These PowerShot "A" cameras are Canon's attempt to deliver the quality and features of its more expensive PowerShot "G" and PowerShot Pro "S" lines (such as full zoom lenses) at a budget price. The results are pretty good. (How do I know? Because I've actually gotten to use all of these cameras. I earn my living at Walt Disney World writing a travel guide, and nearly every day guests ask me to take photos of them with their own cameras, which most often are Canon PowerShots.)

Here's my opinion of the top-selling "A" series cameras:

A580. This 2008 model is an A590IS (see below) without image stabilization and with semi-automatic instead of manual controls. I'd spend the extra bucks for the A590IS, because those two features can make quite a difference.

A650 IS. You can do a lot with this sweet little camera, though it may be more than you need. It has a flip-out LCD panel and the option of manual controls. The shots I've seen from this model look great. Keep your ISO under 800 and you won't get any noise.

A720 IS. This fully-loaded 2007 model has all the toys, including a 6x zoom (35mm film equivalent of 35-210mm), image stabilization, adjustable flash power and optional second-curtain flash. This last feature means you can make the flash fire at the end of a long exposure, instead of the beginning, so moving subjects streak into focus instead of out.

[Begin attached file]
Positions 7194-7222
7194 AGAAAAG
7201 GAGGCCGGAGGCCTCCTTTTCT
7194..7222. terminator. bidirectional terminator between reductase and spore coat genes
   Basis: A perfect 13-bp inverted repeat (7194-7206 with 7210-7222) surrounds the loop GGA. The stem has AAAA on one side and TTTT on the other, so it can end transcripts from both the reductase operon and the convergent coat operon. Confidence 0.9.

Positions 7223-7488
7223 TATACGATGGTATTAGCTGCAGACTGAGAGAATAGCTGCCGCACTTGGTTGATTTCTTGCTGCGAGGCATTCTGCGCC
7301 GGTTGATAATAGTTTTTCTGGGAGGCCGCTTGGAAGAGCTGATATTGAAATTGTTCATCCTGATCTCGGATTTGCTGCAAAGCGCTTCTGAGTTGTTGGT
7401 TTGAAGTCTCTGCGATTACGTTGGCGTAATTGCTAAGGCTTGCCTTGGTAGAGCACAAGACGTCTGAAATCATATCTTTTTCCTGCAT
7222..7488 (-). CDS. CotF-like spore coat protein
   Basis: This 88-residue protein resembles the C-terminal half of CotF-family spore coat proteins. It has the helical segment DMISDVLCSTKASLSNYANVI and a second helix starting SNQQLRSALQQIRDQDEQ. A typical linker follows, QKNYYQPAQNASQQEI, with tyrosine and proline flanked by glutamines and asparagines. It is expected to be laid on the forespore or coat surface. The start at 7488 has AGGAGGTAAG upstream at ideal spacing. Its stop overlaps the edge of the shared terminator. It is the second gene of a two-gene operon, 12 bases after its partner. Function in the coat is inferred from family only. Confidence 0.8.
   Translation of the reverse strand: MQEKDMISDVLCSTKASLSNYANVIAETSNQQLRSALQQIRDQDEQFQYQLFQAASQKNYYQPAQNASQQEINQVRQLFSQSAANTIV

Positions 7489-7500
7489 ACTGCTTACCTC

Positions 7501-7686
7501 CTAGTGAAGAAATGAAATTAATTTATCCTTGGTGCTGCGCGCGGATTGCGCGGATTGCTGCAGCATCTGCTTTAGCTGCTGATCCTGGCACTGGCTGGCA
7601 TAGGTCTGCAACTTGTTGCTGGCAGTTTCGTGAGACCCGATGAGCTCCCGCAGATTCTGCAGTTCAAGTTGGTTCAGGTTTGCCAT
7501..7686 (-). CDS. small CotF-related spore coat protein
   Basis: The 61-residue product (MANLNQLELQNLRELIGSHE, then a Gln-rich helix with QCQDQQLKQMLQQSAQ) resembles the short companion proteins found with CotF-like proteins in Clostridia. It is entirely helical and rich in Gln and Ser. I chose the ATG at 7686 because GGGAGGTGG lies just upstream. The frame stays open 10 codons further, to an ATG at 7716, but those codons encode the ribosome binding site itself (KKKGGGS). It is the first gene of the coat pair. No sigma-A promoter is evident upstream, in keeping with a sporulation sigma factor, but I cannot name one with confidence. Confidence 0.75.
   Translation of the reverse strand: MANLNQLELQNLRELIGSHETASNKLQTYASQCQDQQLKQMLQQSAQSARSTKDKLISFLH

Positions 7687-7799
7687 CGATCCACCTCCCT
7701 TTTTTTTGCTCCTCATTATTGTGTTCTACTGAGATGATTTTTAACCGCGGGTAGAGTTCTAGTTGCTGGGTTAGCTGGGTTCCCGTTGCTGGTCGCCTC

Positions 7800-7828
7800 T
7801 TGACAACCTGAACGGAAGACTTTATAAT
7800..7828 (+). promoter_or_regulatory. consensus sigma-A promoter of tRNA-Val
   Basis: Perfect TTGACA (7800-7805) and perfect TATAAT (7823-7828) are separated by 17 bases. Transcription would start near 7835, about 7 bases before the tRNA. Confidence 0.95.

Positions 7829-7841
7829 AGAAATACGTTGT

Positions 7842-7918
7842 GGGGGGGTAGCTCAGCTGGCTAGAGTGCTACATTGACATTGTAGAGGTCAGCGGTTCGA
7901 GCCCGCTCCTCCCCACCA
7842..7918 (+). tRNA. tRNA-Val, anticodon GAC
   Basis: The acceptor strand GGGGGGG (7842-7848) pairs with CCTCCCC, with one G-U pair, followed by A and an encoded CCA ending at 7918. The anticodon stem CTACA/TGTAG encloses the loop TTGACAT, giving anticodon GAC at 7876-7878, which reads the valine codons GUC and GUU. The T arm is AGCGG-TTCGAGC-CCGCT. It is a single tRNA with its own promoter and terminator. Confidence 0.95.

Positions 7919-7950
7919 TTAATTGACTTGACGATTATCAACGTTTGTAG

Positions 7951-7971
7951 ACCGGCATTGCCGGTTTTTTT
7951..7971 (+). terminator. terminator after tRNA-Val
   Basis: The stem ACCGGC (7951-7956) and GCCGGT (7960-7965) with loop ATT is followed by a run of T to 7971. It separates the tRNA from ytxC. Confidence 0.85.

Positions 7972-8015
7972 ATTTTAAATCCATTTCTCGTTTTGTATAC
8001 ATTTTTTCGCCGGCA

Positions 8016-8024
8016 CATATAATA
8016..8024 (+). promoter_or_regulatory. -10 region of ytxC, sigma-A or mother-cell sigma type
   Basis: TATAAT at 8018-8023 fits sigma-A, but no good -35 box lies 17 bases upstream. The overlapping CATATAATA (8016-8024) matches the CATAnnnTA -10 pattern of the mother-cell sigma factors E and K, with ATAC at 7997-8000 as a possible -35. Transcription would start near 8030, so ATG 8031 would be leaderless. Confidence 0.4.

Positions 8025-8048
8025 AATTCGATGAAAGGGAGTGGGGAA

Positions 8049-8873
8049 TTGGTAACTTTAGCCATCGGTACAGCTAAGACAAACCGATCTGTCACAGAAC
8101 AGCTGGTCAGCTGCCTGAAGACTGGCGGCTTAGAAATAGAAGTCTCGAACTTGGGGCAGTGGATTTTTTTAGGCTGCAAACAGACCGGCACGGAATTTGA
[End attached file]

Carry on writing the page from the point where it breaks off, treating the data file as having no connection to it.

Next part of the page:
A470. This 2008 camera is great for kids or anyone just looking for a good basic camera. It includes Canon's face detection technology and has a zoom lens, 14 shooting modes and the ability to set exposure compensation, ISO and white balance manually. Plus it looks great, and is a good bargain.

Finally, the A590IS (the camera on this page) is a 2008 upgrade to an older model, the A570IS. The face detection system works a little better than the one on its predecessor, and the new model is slightly rounder and easier to grip. I personally like that it has automatic and manual controls, though I haven't seen anyone using the manual set yet. Overall this camera is a fine performer, a great bargain and I think the best buy of the bunch. I bought one for myself.
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on October 27, 2014
I love my Canon PowerShot A590IS 8MP Digital Camera with 4x Optical Image Stabilized Zoom. I love the pictures I have taken. It has done absolutely incredible close up shots of flower blooms with crystal clear rain drops on the blooms, along with awesome waves breaking using the zoom to bring them in closer. The waves were beautifully crisp and sharp at full zoom. The best ocean shots I have ever had. I have pictures of the kids playing soccer and it is able to catch the players and ball crisp and clear with no blur in the action. And portrait close ups that are wonderful. I have no complaints at all in each of the settings and have been completely happy with it. I use it for my most important pictures while most of my friends have switched over to their cell phone cameras. I am much happier with the quality of the pictures of this camera than with my Samsung Galaxy S3 which is known for its great camera.I have been using this camera for several years now and highly recommend it. It is also very easy to learn to use, and has the options of several pre-settings and also you can use your own settings.